Reading Time: 3 minutes Vikky Alexander co-opts the visual language of consumerist culture to provoke a state of self-awareness in her viewers
Reading Time: 8 minutes Jack Davison worked on a building site to fund his first project. Six years later and he’s shooting Hollywood stars. As the young talent releases his debut book, Davison looks back on his career so far
Reading Time: 3 minutes A Short Pleasurable Journey, Part 2 –opening tonight as part of Photo London, invites us to experience a little-known Romanian commune through Hawkesworth’s eyes
Reading Time: 5 minutes A major exhibition of work by Tim Walker opens the V&A in London this September, including 10 new photographic projects directly inspired by items from the museum’s permanent collection
Reading Time: 3 minutes Our pick of the key stories this week includes a preview of photography festivals in Japan and France, news on the National Portrait Gallery’s refusal to accept a £1m Sackler Trust donation, and interviews with photographers Aaron Schuman and Tomas Bachot
Reading Time: 6 minutes A young boy sits in an armchair. Wearing a woollen cardigan, his hands loosely grip…
Reading Time: 3 minutes Fabrizio Albertini’s latest project began in his vegetable garden. “It was a stream of consciousness that lasted for a couple of years, from 2015 to 2017. I started taking pictures in my garden,” he says, “I was looking for something close to me”.
Radici is Albertini’s newest book, published by Witty Kiwi, and the winner of this year’s Unveil’d Photobook Award. Its title means “roots” in Italian, “like the ones in my garden,” the photographer explains.
Reading Time: 5 minutes Unlike many other international photography awards, the Open Awards welcome entries from all levels, allowing the image reign supreme
Reading Time: 6 minutes “She hangs around with us after school even though we make it clear she bores us. We whisper nonsense and pretend to laugh at jokes so she laughs too, and we ask, ‘What’s so funny?’ to watch her squirm. She knows we are mean, and yet still she follows along behind. ‘Like a dog,’ we say, loud enough for her to hear.”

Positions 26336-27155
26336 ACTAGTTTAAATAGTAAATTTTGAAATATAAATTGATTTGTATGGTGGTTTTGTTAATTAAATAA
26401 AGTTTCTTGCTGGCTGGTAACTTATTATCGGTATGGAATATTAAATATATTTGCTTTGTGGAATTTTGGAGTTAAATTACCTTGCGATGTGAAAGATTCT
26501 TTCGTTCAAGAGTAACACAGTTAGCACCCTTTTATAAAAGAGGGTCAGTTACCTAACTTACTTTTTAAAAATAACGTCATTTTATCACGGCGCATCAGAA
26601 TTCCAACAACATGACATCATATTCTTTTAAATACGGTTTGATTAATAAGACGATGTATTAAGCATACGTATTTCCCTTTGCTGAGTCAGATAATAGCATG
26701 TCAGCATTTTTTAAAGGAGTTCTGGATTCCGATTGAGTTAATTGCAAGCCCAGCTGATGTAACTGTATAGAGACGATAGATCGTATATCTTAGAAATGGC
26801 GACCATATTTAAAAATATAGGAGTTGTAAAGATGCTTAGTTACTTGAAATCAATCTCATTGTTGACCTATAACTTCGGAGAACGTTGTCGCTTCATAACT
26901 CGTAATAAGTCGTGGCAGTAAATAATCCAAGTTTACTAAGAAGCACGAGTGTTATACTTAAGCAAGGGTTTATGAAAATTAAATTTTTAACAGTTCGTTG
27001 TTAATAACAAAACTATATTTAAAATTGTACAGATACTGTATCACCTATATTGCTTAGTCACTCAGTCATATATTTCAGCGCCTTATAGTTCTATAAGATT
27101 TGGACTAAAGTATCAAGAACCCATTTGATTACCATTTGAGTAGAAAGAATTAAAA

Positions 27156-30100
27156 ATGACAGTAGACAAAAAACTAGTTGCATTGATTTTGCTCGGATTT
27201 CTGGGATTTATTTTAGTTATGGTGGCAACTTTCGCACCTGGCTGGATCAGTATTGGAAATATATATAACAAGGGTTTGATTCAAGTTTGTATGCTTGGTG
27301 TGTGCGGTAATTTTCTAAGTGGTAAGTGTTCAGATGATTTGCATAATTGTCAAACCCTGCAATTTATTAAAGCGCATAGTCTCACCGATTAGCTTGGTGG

On athousandwordphotos.com this is the start of the text accompanying an image of Russian army cadets by Anastasia Taylor-Lind – but it’s not a direct quote from one of the young women depicted. Instead it’s a work of fiction by author Claire Fuller, inspired by the image but written without any knowledge of the circumstances in which it was shot.
It’s the same with the story that accompanies Karim Ben Khalifa’s photograph of a sofa, which was taken in war-torn Kosovo in 1999. In real life, the sofa had been looted and therefore set on fire by French peace-keepers to discourage further looting. But in author Dan Dalton’s hands, it’s set on fire by a 17 year old, who had spent happy hours with a slightly wayward group of friends hanging out on the abandoned couch. Meanwhile a photograph taken by Dungeness nuclear power station by Phil Fisk, inspired Lydia Ruffles to write a short story about a worker called Tomo who’s afraid of the sea.
Pairing documentary photography with fictional writing isn’t new – in fact it’s become quite a trend, with image-makers such as David Goldblatt, Vasantha Yogananthan, Max Pinckers, and Dayanita Singh – among many more – all playing with the combination in recent years. But the examples above come from quite a different project, set up to support Interact Stroke Support – a London-based charity that organises sessions in which actors read to recovering stroke patients.
Reading Time: 10 minutes From a piano tuner jailed for taking direct-action, to an 87-year-old activist, Rhiannon Adam documents anti-fracking campaigners outside of the protest context